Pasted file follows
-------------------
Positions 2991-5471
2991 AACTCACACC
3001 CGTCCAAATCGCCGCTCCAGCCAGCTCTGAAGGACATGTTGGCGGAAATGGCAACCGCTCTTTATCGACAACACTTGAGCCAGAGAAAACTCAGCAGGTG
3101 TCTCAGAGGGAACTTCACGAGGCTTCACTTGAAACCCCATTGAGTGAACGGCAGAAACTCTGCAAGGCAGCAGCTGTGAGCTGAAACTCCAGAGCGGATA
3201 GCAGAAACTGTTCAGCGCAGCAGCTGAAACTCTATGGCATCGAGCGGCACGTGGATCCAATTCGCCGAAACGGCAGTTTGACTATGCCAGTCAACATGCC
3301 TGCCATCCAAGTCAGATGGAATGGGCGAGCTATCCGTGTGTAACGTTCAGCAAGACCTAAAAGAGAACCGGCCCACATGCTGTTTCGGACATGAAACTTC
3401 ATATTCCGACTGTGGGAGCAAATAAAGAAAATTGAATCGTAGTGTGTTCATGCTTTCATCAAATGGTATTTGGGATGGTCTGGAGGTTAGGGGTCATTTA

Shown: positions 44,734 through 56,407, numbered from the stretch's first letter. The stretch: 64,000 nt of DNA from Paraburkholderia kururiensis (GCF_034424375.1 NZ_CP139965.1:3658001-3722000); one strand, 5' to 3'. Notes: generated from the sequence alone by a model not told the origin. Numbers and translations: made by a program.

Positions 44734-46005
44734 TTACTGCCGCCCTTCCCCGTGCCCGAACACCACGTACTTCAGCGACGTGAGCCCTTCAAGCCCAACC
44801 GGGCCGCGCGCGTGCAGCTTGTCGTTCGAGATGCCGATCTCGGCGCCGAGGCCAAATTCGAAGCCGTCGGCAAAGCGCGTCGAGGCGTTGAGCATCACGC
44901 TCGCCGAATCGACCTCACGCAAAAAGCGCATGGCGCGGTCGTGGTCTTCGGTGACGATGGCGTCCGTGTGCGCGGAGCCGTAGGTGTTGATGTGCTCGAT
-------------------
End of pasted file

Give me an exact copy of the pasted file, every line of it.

Positions 2991-5471
2991 AACTCACACC
3001 CGTCCAAATCGCCGCTCCAGCCAGCTCTGAAGGACATGTTGGCGGAAATGGCAACCGCTCTTTATCGACAACACTTGAGCCAGAGAAAACTCAGCAGGTG
3101 TCTCAGAGGGAACTTCACGAGGCTTCACTTGAAACCCCATTGAGTGAACGGCAGAAACTCTGCAAGGCAGCAGCTGTGAGCTGAAACTCCAGAGCGGATA
3201 GCAGAAACTGTTCAGCGCAGCAGCTGAAACTCTATGGCATCGAGCGGCACGTGGATCCAATTCGCCGAAACGGCAGTTTGACTATGCCAGTCAACATGCC
3301 TGCCATCCAAGTCAGATGGAATGGGCGAGCTATCCGTGTGTAACGTTCAGCAAGACCTAAAAGAGAACCGGCCCACATGCTGTTTCGGACATGAAACTTC
3401 ATATTCCGACTGTGGGAGCAAATAAAGAAAATTGAATCGTAGTGTGTTCATGCTTTCATCAAATGGTATTTGGGATGGTCTGGAGGTTAGGGGTCATTTA

Shown: positions 44,734 through 56,407, numbered from the stretch's first letter. The stretch: 64,000 nt of DNA from Paraburkholderia kururiensis (GCF_034424375.1 NZ_CP139965.1:3658001-3722000); one strand, 5' to 3'. Notes: generated from the sequence alone by a model not told the origin. Numbers and translations: made by a program.

Positions 44734-46005
44734 TTACTGCCGCCCTTCCCCGTGCCCGAACACCACGTACTTCAGCGACGTGAGCCCTTCAAGCCCAACC
44801 GGGCCGCGCGCGTGCAGCTTGTCGTTCGAGATGCCGATCTCGGCGCCGAGGCCAAATTCGAAGCCGTCGGCAAAGCGCGTCGAGGCGTTGAGCATCACGC
44901 TCGCCGAATCGACCTCACGCAAAAAGCGCATGGCGCGGTCGTGGTCTTCGGTGACGATGGCGTCCGTGTGCGCGGAGCCGTAGGTGTTGATGTGCTCGAT